7 US 496 Knox and Crawford v. Summers and Thomas

7 U.S. 496

3 Cranch 496

2 L.Ed. 510


February Term, 1806

ERROR to the circuit court of the district of Columbia.

The plaintiffs in error brought an action of debt on a bond against the defendants, in the court below, to which the defendant, Summers, after oyer of the writ, pleaded in abatement, that on the day of the issuing of the original writ, as well as on the day of its service on him, he was one of the marshal's deputies, for the district of Columbia, and that the writ was not directed to a disinterested person, appointed by the court of the district of Columbia, or by any justice or judge thereof, to execute the same. To which plea the plaintiffs demurred specially, 1st. Because the plea was filed long after the appearance of the defendant, Summers. 2d. Because, after his appearance to the suit, no objection can be urged to the irregularity of the service of the process. 3d. Because, if the process was irregularly issued, directed, or served, the remedy was by motion and not by plea, and 4th. Because the process was duly issued, directed and served. But the court below adjudged the plea to be good, and ordered the writ to be quashed as to both defendants. Whereupon, the plaintiffs sued out their writ of error.

By the 28th section of the act of congress of the 24th of September, 1789, vol. 1, p. 66, it is enacted, 'That in all causes wherein the marshal, or his deputy, shall be a party, the writs and precepts therein shall be directed to such disinterested person as the court, or any justice or judge thereof, may appoint; and the person so appointed, is hereby authorized to execute and return the same.'

Swann, for the plaintiffs in error. The provision of the act of congress was not intended for the benefit of the marshal, or his deputy, but of the other party. The word 'shall,' in this, as in many other cases, means may. It shall be directed to a disinterested person, if the other party shall request it. But if the direction of the writ to the marshal was an informality, it is cured by the general appearance of the deputy marshal. Co. Lit. 325. 2 Ld. Ray. 1544, Blenkinson v. Iles. The record states, that there was judgment by default, at the rules against both defendants, and that at the next court, on the motion of the defendants, by Walter Jones, jun. their attorney, it was ordered that the suit be returned to the rules for proceedings anew. At the next rules, the record states, that 'the said Lewis Summers, in his proper person, comes and defends the force and injury, &c. and prays oyer of the writ,' &c. So that this plea, in abatement, was not put in until after he had appeared by his attorney, and set aside the office judgment.

But this is not a matter pleadable in abatement. If a person is improperly arrested, his remedy formerly was by a writ of privilege, but now it is by motion to be discharged. He cannot plead it.

C. Lee, contra. When the cause was sent back to the rules for proceedings anew, it was as if nothing had been done at the rules. Every thing was to begin de novo. The defendant, Summers, is to be considered as then appearing for the first time; and instantly, upon his appearance, he pleaded in abatement in propria persona.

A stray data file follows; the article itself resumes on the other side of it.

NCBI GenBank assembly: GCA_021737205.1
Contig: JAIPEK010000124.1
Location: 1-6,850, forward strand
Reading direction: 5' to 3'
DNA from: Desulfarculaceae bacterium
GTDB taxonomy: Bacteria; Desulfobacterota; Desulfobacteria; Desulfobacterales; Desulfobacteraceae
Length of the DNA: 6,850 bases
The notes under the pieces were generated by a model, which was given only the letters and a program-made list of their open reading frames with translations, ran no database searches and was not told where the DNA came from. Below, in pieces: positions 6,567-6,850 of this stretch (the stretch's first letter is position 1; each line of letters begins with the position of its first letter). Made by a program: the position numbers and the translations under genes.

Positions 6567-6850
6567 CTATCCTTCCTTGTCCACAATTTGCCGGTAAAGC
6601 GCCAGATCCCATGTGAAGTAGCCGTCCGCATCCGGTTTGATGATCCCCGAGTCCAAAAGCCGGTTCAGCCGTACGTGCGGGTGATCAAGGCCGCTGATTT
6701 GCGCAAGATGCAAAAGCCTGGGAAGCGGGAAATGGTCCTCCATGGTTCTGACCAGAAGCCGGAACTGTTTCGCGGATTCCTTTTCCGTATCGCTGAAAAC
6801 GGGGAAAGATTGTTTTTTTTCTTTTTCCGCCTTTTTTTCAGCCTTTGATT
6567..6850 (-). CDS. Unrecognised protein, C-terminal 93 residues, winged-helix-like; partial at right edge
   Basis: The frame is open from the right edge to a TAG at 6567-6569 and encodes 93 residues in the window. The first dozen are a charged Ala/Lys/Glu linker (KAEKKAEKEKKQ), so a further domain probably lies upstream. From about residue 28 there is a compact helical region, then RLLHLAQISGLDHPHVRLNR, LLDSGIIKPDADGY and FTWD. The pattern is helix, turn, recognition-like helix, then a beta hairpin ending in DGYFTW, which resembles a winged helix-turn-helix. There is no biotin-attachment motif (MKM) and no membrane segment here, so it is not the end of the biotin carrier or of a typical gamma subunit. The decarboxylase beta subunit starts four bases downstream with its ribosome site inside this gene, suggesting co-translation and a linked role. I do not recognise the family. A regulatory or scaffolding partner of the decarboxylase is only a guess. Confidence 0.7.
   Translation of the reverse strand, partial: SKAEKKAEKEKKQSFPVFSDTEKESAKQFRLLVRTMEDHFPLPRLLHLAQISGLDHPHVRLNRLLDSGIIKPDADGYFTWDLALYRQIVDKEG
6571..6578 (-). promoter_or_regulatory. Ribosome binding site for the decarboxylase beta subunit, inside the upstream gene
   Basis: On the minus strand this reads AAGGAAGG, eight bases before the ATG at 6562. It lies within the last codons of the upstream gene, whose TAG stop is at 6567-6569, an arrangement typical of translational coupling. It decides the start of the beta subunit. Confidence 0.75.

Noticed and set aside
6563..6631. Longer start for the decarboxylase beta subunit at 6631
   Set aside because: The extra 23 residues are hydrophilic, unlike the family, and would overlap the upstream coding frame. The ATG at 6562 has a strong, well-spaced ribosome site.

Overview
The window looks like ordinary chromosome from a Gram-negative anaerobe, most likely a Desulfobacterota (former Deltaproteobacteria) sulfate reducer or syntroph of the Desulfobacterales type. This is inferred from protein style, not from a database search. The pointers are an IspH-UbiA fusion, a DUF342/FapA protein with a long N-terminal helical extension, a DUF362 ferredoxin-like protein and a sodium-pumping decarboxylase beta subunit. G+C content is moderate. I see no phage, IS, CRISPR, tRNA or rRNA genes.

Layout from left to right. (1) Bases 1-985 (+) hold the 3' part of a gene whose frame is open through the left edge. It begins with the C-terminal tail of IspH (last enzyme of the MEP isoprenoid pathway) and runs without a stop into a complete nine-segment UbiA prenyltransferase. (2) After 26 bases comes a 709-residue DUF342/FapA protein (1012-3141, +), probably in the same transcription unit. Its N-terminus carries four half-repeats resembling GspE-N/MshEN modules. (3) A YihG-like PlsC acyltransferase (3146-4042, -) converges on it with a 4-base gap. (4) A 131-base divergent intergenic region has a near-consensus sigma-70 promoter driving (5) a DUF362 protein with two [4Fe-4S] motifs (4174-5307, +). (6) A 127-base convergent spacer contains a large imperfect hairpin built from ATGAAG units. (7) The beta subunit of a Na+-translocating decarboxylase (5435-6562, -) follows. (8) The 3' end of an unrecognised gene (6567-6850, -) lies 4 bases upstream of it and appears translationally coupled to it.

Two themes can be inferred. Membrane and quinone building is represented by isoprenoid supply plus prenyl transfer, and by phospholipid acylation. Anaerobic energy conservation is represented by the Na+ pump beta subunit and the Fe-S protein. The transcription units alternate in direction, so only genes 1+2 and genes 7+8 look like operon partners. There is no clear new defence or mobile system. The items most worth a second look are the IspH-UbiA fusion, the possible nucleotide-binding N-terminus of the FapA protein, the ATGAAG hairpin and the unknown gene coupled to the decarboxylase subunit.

It does not appear, upon the writ, that he was a deputy marshal. It could not, therefore, be taken advantage of upon motion. Or if it could, yet that is not the most regular way. Upon a motion, the fact must appear by affidavit, and the court must decide the fact. But upon a plea, the fact is put in issue and tried by the jury, the proper tribunal to try a question of fact.

The law is express and prositive; 'the writ shall be directed' to a disinterested person. There is no discretion in the court.

Where it appears to the court, from the writ itself, that it ought to abate, there the court, ex officio, ought to give judgment against the plaintiff, though the defendant does not plead it in abatement; but it is otherwise where this does not appear in the writ. 4 Bac. Ab. 44. Where the fact does not appear upon the record, it must be pleaded in due time.


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The defendant could not set aside the office judgment, without entering his appearance.


C. Lee. If such an appearance is to cure all antecedent error, no plea in abatement could be put in, although the office judgment was irregularly obtained; nor could the defendant take advantage of irregularity at the rules; although the court is, by the express provisions of the law, authorised to set aside the proceedings at the rules.


The court were unanimously of opinion, that the appearance by attorney cured all irregularity of process. The defendant, perhaps, might have appeared in propria persona, and directly pleaded in abatement. But having once appeared by attorney, he is precluded from taking advantage of the irregularity.


The judgment reversed, the defendant ordered to answer over, and the cause remanded for further proceedings.